Solid waste management in the field of Environmental Health and Safety (EHS) involves the collection, transportation, and disposal of waste materials in a manner that is safe for both the environment and human health. This includes implementing policies and procedures to minimize waste generation, as well as properly managing and disposing of any waste produced.
"The process of collecting, transporting, treating, and disposing of solid wastes is referred to as "solid waste management."
Present Status:An estimated 33 percent of the world's 2.01 billion tonnes of municipal solid waste produced annually is not handled in an environmentally sound manner. The average amount of waste produced per person per day worldwide is 0.74 kilograms. However, it varies from 0.11 to 4.54 kgs.India generates 62 million tonnes of waste each year, of which about 43 million tonnes (70%) is collected, about 12 million tonnes are treated, and 31 million tonnes is dumped in landfill sites.Some key components of solid waste management in EHS include:
Waste reduction: This involves implementing practices and policies that minimize the amount of waste produced in the first place. This can include recycling programs, composting, and reducing packaging and other unnecessary materials. Collection and transportation: Once the waste is generated, it must be properly collected and transported to a designated disposal facility. This includes ensuring that waste is properly packaged and labeled and that all transportation is done in accordance with federal, state, and local regulations.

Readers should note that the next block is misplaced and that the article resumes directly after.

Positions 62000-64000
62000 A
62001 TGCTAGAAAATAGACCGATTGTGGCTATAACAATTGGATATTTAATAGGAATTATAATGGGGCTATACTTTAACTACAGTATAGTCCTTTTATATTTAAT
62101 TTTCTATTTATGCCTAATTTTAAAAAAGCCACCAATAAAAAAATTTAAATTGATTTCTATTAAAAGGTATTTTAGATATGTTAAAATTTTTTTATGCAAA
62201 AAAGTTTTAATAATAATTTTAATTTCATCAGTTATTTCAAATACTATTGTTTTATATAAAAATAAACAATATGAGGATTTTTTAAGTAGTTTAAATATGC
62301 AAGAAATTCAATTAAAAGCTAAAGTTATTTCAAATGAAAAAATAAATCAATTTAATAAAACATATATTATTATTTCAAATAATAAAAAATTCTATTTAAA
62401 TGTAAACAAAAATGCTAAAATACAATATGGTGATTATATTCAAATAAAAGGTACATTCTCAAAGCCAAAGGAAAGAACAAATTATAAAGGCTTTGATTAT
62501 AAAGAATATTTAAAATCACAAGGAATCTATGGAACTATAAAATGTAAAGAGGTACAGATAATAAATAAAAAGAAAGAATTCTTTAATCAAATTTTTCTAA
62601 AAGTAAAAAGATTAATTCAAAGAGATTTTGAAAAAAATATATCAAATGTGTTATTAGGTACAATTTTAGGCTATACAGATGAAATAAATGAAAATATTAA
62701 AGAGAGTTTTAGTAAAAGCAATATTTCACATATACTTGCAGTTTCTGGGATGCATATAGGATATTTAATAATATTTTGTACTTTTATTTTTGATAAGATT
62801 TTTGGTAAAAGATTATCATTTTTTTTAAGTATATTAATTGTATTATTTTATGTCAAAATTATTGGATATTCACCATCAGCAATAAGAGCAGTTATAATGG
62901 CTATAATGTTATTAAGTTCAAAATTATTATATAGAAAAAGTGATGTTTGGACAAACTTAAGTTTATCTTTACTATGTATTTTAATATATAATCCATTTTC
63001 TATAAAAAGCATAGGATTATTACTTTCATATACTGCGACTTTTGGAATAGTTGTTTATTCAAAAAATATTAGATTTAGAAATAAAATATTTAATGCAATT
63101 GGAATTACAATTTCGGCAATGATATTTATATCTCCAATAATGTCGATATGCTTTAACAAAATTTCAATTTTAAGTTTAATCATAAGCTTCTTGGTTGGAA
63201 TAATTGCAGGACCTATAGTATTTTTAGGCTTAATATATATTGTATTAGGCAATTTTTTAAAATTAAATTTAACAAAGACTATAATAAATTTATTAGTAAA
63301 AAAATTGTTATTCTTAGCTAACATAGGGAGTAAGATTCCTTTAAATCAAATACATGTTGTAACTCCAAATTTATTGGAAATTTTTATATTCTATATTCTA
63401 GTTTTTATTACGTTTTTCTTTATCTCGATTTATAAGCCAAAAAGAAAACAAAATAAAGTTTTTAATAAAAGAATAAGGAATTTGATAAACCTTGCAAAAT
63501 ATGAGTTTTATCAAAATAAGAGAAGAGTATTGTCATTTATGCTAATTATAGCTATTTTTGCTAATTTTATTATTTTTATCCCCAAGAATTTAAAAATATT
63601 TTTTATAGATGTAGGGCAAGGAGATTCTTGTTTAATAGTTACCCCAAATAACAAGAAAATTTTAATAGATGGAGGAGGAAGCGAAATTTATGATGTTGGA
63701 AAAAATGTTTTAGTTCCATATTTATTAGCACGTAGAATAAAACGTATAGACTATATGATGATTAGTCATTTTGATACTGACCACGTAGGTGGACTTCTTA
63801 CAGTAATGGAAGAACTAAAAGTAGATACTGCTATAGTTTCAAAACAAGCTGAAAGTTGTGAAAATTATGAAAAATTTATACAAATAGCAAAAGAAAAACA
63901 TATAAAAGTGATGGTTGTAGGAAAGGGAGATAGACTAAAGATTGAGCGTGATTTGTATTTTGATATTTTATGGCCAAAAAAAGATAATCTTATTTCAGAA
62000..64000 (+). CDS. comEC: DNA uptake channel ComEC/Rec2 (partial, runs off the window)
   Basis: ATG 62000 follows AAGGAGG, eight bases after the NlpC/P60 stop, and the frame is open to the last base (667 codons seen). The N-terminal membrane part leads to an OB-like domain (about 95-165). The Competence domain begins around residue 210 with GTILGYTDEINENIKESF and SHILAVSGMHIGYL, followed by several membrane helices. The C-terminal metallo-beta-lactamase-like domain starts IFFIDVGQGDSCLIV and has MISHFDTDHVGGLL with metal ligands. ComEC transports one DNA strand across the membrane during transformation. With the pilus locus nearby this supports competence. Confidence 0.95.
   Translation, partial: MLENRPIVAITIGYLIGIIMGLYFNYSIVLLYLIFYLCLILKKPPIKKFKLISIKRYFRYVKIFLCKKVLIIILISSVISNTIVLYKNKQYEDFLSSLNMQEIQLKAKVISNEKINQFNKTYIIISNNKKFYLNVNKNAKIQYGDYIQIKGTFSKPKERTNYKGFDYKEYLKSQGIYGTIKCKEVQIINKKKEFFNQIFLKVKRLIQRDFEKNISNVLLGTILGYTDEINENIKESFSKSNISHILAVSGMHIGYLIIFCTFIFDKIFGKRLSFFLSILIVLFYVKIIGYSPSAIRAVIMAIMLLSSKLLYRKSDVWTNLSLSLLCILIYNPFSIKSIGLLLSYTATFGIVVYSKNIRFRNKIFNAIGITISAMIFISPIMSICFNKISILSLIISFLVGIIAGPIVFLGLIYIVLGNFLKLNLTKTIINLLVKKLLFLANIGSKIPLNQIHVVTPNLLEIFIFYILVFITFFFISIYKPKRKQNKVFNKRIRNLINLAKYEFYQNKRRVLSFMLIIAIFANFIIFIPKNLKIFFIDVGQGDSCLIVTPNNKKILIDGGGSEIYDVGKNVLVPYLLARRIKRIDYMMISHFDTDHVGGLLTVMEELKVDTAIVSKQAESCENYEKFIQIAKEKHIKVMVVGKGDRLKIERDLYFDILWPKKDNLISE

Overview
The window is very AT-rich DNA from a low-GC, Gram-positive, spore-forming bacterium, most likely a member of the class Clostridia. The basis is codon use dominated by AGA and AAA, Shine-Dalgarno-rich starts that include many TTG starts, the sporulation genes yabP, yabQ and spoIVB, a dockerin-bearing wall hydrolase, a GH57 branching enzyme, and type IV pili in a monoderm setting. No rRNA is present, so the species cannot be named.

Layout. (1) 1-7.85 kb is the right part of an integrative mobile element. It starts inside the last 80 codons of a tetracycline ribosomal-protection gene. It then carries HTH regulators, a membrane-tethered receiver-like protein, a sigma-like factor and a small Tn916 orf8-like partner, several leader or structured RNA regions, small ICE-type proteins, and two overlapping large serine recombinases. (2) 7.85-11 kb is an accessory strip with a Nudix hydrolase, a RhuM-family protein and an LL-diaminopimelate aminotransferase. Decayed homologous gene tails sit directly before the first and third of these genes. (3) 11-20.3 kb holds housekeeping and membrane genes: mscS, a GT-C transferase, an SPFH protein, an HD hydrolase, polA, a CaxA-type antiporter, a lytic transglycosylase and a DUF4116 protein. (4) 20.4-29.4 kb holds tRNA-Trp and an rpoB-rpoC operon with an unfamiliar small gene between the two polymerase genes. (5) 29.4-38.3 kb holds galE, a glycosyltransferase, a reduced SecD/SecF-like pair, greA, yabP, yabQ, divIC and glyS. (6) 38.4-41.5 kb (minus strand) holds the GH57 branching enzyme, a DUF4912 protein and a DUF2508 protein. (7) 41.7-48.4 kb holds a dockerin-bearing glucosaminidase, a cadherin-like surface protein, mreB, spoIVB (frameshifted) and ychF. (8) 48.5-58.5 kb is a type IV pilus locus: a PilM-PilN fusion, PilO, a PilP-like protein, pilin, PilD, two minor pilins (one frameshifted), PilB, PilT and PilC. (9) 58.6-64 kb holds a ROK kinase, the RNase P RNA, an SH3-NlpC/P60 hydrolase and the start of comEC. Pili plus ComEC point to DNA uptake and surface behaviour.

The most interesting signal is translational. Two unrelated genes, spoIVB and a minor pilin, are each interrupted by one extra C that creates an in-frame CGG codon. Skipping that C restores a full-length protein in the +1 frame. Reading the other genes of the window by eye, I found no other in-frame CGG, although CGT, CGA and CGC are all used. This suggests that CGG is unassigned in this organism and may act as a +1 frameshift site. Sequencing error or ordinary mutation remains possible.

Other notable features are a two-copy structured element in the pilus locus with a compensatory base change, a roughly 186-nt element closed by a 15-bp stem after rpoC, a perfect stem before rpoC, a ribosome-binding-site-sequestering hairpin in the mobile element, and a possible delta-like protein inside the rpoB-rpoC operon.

Disposal: The final step in solid waste management is proper disposal of waste materials. This can include landfilling, incineration, or recycling. It is important to ensure that all disposal methods comply with all applicable regulations and laws.Overall, solid waste management in EHS is important for protecting the environment and human health. By implementing effective policies and procedures, companies and organizations can minimize the negative impact of waste on the environment and help ensure that waste is disposed of safely and responsibly.
Need for effective waste management:The human race as a whole is the primary contributor to waste management. More waste is produced than we can handle. Therefore, our health and the ecosystem would start to suffer without proper waste management. All kinds of mixed waste collected cause segregation problems. Every day, people are moving from town to cities and cities are unable to manage the waste produced by the increased human population. Waste is projected to increase to 200 million metric tonnes per year by 2041 in India, which is almost twice of what is being produced now ( India - MSW generation amount 2001-2041 | Statista).Hence, there is a need for effective waste management so that people can segregate biodegradable and non-biodegradable waste and minimize their materials consumption altogether.
Things to think about:Sometimes things need to go to landfills, like hazardous substances. The waste must be properly handled, transported, and disposed of at all these stages. Hazardous and biomedical waste needs special care because it can contaminate the surrounding environment if not safely disposed of. The landfills should be timely covered and lined so that no leachate seeps into the ground, thus contaminating ground water. Landfill gas collection systems should be implemented in landfills to collect and flare the harmful gases coming out of landfills. But priority should be given to not producing waste in the first place. For this, people must reduce their consumption, reuse the materials if possible, and recycle them. Recovering other things like energy from waste should be the last resort because waste-to-energy plants are very costly and release harmful chemicals into the air. How are you reducing your consumption and waste production?
Author- Ashpreet Kaur, MS, BS Hardeep Hegde, Palak ChawlaEditor- Ashpreet Kaur, MS, BS